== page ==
Since defendant does not argue that admission of the photocopy was unfair under the circumstances, the photocopied application was inadmissible under Rules 1002 and 1003 only if there was a genuine question raised as to the authenticity of the original. We note that the trial court conditioned admission of the application on a later determination of authenticity. At no time, however, did defendant challenge the original application's authenticity. During defendant's testimony, she identified her own signature on the photocopied application and explained how and why her husband's name appeared in the space provided for the child's father/guardian. Since the exceptions to Rule 1003 do not apply, the trial court did not err in admitting the photocopied application.

    Defendant next challenges four of the trial court's findings of fact as unsupported by the evidence presented at trial:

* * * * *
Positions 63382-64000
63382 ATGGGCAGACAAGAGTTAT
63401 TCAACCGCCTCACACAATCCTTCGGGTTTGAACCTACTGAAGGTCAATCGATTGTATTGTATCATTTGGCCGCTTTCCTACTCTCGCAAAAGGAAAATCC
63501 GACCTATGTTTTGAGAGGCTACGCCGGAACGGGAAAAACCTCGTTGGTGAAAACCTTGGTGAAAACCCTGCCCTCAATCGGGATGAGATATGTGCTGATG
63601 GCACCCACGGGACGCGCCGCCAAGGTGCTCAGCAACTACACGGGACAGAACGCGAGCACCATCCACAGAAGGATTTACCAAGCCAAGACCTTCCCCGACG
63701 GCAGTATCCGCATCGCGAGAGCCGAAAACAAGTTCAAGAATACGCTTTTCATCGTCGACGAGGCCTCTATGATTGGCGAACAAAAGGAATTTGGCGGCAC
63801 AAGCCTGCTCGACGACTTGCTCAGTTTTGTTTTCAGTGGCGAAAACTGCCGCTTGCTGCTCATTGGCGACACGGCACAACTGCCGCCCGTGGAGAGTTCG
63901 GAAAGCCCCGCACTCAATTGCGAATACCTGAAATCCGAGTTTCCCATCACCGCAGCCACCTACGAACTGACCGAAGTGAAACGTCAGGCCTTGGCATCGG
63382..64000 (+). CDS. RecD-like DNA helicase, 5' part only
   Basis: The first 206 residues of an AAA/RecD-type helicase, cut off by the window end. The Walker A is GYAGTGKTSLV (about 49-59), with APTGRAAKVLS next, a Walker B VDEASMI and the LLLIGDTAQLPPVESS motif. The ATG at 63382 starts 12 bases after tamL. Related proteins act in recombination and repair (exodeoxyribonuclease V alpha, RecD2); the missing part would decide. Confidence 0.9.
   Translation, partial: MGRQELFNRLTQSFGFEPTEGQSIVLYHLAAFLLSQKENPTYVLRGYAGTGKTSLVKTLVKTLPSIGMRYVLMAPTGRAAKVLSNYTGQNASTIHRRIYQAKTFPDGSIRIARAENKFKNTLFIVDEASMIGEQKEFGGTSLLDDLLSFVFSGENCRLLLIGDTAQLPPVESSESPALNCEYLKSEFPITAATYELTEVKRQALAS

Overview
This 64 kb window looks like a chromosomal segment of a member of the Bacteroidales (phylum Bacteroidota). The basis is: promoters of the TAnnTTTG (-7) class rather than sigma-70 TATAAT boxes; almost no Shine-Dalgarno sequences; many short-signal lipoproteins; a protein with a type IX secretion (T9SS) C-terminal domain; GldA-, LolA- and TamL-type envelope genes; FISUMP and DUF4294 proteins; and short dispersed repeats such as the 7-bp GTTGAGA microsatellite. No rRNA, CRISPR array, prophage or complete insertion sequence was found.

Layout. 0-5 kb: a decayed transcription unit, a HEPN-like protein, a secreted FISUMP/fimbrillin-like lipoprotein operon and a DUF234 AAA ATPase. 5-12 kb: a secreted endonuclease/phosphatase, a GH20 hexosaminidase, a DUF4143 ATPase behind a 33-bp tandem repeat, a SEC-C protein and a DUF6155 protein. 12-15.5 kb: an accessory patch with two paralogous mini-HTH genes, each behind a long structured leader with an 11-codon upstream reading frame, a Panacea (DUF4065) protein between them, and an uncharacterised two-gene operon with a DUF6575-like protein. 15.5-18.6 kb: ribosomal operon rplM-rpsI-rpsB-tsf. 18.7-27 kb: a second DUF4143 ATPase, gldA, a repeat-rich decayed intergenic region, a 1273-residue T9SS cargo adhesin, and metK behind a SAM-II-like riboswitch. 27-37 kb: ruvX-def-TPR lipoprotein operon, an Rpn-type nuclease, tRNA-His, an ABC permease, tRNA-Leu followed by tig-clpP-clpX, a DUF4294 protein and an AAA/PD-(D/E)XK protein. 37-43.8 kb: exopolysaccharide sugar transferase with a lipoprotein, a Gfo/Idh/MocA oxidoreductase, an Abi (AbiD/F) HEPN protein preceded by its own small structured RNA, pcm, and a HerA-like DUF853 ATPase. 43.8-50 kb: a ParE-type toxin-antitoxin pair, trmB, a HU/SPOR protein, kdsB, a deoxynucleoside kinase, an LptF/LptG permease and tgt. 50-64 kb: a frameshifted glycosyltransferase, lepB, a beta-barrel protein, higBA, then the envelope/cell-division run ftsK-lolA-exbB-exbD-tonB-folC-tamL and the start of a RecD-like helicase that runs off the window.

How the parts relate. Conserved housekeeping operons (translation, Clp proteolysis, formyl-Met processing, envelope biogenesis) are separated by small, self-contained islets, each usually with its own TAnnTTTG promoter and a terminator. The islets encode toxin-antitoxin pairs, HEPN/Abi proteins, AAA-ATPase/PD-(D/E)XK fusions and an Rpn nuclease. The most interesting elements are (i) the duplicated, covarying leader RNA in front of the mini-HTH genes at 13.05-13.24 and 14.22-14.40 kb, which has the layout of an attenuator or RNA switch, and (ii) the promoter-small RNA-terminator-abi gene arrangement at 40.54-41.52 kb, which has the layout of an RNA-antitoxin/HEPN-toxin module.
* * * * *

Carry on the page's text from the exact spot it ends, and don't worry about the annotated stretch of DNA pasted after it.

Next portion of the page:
10.    On May 26, 2001, the Defendant moved to Mooresville, Iredell County, North Carolina with the minor child. The Defendant did not inform the Plaintiff of her intention to move to Iredell County and subsequent to that move, the Defendant unilaterally enrolled the minor child in daycare. The Defendant listed her then boyfriend, Brittan Stepanek, as the Father/Guardian on the daycare application dated May 14, 2001. Mr. Stepanek was neither the father nor the guardian of the minor child and the Plaintiff/biological father's name was not listed anywhere on the application.

            11.    Despite the Court's order dated April 29, 2002 which granted one half of theSummer months in 2002 to the Plaintiff, the Defendant unreasonably restricted the Plaintiff from the minor child. The Defendant refused to allow the Plaintiff his visitation because the Plaintiff did not provide the Defendant with the phone number to the minor child's daycare provider even though the Defendant had the Plaintiff's home phone number, cell phone number and work number. The Defendant has also unreasonably restricted the Plaintiff's visitation by stating that he could not have the minor child on days he had to work during his court ordered time.

            . . . .

            37.    The Court finds that although the Defendant is a fit and proper person to have primary physical custody of the minor child, through her actions she has attempted to alienate the minor child from her father, the Plaintiff.

            . . . .